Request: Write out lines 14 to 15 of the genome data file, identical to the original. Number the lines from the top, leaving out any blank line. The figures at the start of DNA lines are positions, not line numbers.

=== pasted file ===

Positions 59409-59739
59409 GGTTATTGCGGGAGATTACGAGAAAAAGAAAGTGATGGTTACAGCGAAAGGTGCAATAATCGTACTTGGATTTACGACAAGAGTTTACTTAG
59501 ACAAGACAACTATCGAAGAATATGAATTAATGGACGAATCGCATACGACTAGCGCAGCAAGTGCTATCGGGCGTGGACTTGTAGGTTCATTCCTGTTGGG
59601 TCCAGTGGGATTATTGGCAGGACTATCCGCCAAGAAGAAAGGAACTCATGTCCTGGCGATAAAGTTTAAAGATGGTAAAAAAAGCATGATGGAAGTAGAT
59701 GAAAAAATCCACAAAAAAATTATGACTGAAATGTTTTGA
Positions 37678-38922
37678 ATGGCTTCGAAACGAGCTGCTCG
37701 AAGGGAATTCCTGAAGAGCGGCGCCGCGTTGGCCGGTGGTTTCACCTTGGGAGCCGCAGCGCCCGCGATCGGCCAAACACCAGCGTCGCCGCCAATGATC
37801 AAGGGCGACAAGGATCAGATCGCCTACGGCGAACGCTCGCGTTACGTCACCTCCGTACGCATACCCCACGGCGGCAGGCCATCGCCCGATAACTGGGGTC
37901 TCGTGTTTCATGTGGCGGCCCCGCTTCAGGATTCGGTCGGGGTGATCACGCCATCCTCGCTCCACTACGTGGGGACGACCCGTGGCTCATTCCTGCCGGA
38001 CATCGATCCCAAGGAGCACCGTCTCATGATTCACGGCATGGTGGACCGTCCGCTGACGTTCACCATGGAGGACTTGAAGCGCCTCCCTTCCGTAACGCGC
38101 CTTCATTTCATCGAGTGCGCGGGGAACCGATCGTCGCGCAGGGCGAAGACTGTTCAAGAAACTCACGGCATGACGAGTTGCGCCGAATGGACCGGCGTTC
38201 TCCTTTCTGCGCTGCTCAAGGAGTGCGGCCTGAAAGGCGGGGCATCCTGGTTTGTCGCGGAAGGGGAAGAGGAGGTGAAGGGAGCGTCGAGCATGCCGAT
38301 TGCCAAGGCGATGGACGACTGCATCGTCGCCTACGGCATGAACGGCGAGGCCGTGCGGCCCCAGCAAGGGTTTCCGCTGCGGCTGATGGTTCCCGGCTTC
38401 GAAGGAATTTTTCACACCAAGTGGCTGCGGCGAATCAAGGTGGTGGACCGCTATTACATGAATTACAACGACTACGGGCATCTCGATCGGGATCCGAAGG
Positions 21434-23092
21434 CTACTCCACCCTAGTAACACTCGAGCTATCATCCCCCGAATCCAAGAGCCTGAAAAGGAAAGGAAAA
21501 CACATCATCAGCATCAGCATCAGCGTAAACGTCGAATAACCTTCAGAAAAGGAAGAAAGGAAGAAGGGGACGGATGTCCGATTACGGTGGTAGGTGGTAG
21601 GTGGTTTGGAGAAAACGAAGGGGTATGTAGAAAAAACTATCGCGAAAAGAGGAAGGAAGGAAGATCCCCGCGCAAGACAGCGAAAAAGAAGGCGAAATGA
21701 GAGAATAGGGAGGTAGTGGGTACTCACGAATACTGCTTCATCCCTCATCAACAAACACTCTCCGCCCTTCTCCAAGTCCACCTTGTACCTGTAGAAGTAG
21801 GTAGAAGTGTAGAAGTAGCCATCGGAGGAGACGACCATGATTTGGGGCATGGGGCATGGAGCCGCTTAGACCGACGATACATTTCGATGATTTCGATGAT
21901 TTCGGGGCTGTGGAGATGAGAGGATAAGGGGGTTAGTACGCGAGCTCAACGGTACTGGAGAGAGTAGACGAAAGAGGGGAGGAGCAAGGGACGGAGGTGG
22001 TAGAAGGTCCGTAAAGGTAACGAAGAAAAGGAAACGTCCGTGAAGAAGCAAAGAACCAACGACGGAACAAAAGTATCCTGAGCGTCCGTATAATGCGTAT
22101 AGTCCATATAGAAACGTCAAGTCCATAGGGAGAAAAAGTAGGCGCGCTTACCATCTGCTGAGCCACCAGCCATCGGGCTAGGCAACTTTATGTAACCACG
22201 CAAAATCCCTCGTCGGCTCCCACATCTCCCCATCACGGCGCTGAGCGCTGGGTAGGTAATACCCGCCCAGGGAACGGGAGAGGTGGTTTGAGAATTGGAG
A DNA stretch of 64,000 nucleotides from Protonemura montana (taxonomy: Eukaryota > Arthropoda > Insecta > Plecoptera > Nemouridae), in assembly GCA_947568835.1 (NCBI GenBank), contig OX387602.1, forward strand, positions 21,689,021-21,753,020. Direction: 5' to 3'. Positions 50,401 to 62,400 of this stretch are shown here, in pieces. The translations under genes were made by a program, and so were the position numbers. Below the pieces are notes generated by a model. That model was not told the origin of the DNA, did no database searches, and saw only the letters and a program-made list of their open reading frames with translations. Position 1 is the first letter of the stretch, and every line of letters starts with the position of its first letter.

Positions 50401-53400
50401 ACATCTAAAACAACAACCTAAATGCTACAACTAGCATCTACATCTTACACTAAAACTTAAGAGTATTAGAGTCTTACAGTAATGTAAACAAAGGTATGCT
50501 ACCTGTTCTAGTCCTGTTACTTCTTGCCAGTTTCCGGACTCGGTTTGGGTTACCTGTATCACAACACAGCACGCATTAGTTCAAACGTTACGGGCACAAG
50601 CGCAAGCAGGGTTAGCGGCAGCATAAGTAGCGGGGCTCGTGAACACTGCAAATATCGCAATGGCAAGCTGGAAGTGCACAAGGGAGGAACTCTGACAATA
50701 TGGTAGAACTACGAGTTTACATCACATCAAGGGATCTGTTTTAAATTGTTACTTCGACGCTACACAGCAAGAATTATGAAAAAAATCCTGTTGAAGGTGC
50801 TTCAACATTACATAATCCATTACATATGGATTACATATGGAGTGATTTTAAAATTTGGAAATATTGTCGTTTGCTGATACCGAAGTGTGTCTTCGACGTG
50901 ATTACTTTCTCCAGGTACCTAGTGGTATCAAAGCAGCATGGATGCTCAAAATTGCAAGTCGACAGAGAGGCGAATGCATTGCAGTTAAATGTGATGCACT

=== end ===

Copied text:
38301 TGCCAAGGCGATGGACGACTGCATCGTCGCCTACGGCATGAACGGCGAGGCCGTGCGGCCCCAGCAAGGGTTTCCGCTGCGGCTGATGGTTCCCGGCTTC
38401 GAAGGAATTTTTCACACCAAGTGGCTGCGGCGAATCAAGGTGGTGGACCGCTATTACATGAATTACAACGACTACGGGCATCTCGATCGGGATCCGAAGG